25. Oh, you’re thinking, that’s all fine and good, but isn’t this analogy getting a bit thin? And doesn’t the analogy have more to do with ambition than any real sense of where the literary zeitgeist is?
  26. Eh, maybe. But I do think that part of my intent is to join the peloton: to complete my training (in this analogy, the MFA program) to qualify me to race with the big boys.
  27. Sure, I will always learn from them! That’s part of the excitement of being in the peloton! Sure, I won’t necessarily “win”—that’s where the analogy runs out of steam: anyone competing in my peloton is a winner: there’s room enough for all these writers to publish their works and have them admired and, indeed, to have something interesting or original to say about humanity. And ther’s really no single judge of “winner” anyway.
  28. Everyone gets to kiss the beautiful Tour de France ladies!
  29. Getting back to my original conceit (what I’ve learned during the application process)(not that this was in any way a bifurcation from the main point, as it all pertains to the intentionality of my writing and my awareness of of purpose), I think I have a much better sense now of why I’m doing this writing thing, and why I’m gunning for a MFA.  It was instinctual before; now it’s more calculating.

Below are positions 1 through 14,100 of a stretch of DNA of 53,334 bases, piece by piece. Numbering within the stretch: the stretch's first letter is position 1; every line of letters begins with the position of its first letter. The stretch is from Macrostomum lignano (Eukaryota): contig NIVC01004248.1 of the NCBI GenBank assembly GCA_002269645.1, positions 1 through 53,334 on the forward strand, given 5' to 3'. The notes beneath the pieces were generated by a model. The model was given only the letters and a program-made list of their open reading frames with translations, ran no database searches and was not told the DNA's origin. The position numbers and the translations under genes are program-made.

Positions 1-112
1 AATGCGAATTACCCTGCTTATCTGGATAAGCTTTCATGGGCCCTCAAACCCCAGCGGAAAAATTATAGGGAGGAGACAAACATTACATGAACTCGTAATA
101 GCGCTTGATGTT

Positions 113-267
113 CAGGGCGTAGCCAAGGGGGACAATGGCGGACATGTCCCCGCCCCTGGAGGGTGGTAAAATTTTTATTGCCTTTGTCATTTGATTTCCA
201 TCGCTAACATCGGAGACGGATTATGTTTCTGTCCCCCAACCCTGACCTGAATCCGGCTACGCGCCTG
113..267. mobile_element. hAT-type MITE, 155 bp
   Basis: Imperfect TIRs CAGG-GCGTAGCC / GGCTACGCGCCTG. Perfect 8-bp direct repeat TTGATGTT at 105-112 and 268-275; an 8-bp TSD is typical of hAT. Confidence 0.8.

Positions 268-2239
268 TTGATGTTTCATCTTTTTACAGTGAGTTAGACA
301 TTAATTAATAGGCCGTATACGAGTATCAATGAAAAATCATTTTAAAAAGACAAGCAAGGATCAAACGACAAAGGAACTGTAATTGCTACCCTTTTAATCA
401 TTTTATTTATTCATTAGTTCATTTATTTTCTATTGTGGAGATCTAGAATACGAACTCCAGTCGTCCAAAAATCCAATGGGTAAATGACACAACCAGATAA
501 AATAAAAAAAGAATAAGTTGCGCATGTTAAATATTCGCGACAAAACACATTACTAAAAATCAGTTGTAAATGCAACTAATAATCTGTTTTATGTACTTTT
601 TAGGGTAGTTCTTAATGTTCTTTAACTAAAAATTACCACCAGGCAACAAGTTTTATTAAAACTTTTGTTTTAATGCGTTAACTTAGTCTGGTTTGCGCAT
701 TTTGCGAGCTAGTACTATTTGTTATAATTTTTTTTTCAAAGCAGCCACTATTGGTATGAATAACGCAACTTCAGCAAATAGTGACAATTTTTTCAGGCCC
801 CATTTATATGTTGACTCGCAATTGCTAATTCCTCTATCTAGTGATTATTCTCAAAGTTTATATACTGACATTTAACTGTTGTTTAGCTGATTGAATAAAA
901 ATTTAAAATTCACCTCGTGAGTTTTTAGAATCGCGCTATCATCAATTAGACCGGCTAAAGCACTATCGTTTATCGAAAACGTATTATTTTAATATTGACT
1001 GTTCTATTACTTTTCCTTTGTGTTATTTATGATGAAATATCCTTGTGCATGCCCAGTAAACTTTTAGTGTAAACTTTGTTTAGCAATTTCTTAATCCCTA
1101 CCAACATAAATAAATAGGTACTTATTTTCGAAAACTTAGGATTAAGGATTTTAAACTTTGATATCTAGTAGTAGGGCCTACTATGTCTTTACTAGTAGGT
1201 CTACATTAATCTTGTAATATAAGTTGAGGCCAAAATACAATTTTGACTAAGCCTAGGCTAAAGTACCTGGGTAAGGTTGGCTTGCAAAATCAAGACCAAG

30. It’s time for me to start writing again.
  31. Looking back through the window of the past few months, I know that what I’ve learned in the application process will help in my writing. I’m ready to try a few new things.
  32. But, before I do, I still have a few more applications to finish: Iowa, Montana, Johns Hopkins, Oregon, and Wyoming.

So, to my East Coast friends, I raise a shovel, and I salute you, even if the snow I mentioned earlier as having fallen on our sleepy Northwest has now dissipated into the spongy green earth.